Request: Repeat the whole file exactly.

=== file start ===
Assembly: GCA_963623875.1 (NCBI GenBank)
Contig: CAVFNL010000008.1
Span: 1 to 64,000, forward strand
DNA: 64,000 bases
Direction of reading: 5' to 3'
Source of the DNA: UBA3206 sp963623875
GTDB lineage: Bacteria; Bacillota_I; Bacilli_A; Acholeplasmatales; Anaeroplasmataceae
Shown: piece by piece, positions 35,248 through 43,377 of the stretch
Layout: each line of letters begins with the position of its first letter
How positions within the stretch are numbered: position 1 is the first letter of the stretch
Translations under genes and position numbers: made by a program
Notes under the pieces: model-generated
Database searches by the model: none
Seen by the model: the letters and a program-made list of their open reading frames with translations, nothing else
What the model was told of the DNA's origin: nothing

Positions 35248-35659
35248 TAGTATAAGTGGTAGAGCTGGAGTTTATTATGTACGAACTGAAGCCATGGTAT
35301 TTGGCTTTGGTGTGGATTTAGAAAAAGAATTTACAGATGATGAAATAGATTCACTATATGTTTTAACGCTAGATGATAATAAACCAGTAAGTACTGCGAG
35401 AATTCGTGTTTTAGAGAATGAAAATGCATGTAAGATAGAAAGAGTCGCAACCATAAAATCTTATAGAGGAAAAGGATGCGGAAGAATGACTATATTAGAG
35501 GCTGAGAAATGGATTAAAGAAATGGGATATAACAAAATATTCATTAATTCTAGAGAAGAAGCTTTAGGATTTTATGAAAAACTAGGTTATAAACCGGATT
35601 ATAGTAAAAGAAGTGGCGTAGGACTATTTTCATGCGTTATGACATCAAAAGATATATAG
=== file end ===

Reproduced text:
Assembly: GCA_963623875.1 (NCBI GenBank)
Contig: CAVFNL010000008.1
Span: 1 to 64,000, forward strand
DNA: 64,000 bases
Direction of reading: 5' to 3'
Source of the DNA: UBA3206 sp963623875
GTDB lineage: Bacteria; Bacillota_I; Bacilli_A; Acholeplasmatales; Anaeroplasmataceae
Shown: piece by piece, positions 35,248 through 43,377 of the stretch
Layout: each line of letters begins with the position of its first letter
How positions within the stretch are numbered: position 1 is the first letter of the stretch
Translations under genes and position numbers: made by a program
Notes under the pieces: model-generated
Database searches by the model: none
Seen by the model: the letters and a program-made list of their open reading frames with translations, nothing else
What the model was told of the DNA's origin: nothing

Positions 35248-35659
35248 TAGTATAAGTGGTAGAGCTGGAGTTTATTATGTACGAACTGAAGCCATGGTAT
35301 TTGGCTTTGGTGTGGATTTAGAAAAAGAATTTACAGATGATGAAATAGATTCACTATATGTTTTAACGCTAGATGATAATAAACCAGTAAGTACTGCGAG
35401 AATTCGTGTTTTAGAGAATGAAAATGCATGTAAGATAGAAAGAGTCGCAACCATAAAATCTTATAGAGGAAAAGGATGCGGAAGAATGACTATATTAGAG
35501 GCTGAGAAATGGATTAAAGAAATGGGATATAACAAAATATTCATTAATTCTAGAGAAGAAGCTTTAGGATTTTATGAAAAACTAGGTTATAAACCGGATT
35601 ATAGTAAAAGAAGTGGCGTAGGACTATTTTCATGCGTTATGACATCAAAAGATATATAG